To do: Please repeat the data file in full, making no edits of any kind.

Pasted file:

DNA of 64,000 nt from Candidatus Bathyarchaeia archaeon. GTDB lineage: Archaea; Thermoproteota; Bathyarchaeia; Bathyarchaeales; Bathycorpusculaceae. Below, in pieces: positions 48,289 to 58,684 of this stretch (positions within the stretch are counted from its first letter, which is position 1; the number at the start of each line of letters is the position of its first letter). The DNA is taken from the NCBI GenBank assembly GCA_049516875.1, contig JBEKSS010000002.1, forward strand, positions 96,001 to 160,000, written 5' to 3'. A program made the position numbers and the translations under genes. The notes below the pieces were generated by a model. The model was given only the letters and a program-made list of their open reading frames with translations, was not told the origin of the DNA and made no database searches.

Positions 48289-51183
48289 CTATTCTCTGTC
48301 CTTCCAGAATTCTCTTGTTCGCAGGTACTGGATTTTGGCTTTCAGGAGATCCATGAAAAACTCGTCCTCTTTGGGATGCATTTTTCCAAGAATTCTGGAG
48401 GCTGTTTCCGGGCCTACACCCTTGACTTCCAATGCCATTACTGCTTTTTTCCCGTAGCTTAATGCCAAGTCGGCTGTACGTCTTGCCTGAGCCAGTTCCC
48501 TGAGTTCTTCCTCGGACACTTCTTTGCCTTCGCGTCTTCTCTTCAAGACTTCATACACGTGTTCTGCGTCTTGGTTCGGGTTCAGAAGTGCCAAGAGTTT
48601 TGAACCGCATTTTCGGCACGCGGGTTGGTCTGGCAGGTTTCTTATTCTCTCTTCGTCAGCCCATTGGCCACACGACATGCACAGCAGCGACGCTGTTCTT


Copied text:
DNA of 64,000 nt from Candidatus Bathyarchaeia archaeon. GTDB lineage: Archaea; Thermoproteota; Bathyarchaeia; Bathyarchaeales; Bathycorpusculaceae. Below, in pieces: positions 48,289 to 58,684 of this stretch (positions within the stretch are counted from its first letter, which is position 1; the number at the start of each line of letters is the position of its first letter). The DNA is taken from the NCBI GenBank assembly GCA_049516875.1, contig JBEKSS010000002.1, forward strand, positions 96,001 to 160,000, written 5' to 3'. A program made the position numbers and the translations under genes. The notes below the pieces were generated by a model. The model was given only the letters and a program-made list of their open reading frames with translations, was not told the origin of the DNA and made no database searches.

Positions 48289-51183
48289 CTATTCTCTGTC
48301 CTTCCAGAATTCTCTTGTTCGCAGGTACTGGATTTTGGCTTTCAGGAGATCCATGAAAAACTCGTCCTCTTTGGGATGCATTTTTCCAAGAATTCTGGAG
48401 GCTGTTTCCGGGCCTACACCCTTGACTTCCAATGCCATTACTGCTTTTTTCCCGTAGCTTAATGCCAAGTCGGCTGTACGTCTTGCCTGAGCCAGTTCCC
48501 TGAGTTCTTCCTCGGACACTTCTTTGCCTTCGCGTCTTCTCTTCAAGACTTCATACACGTGTTCTGCGTCTTGGTTCGGGTTCAGAAGTGCCAAGAGTTT
48601 TGAACCGCATTTTCGGCACGCGGGTTGGTCTGGCAGGTTTCTTATTCTCTCTTCGTCAGCCCATTGGCCACACGACATGCACAGCAGCGACGCTGTTCTT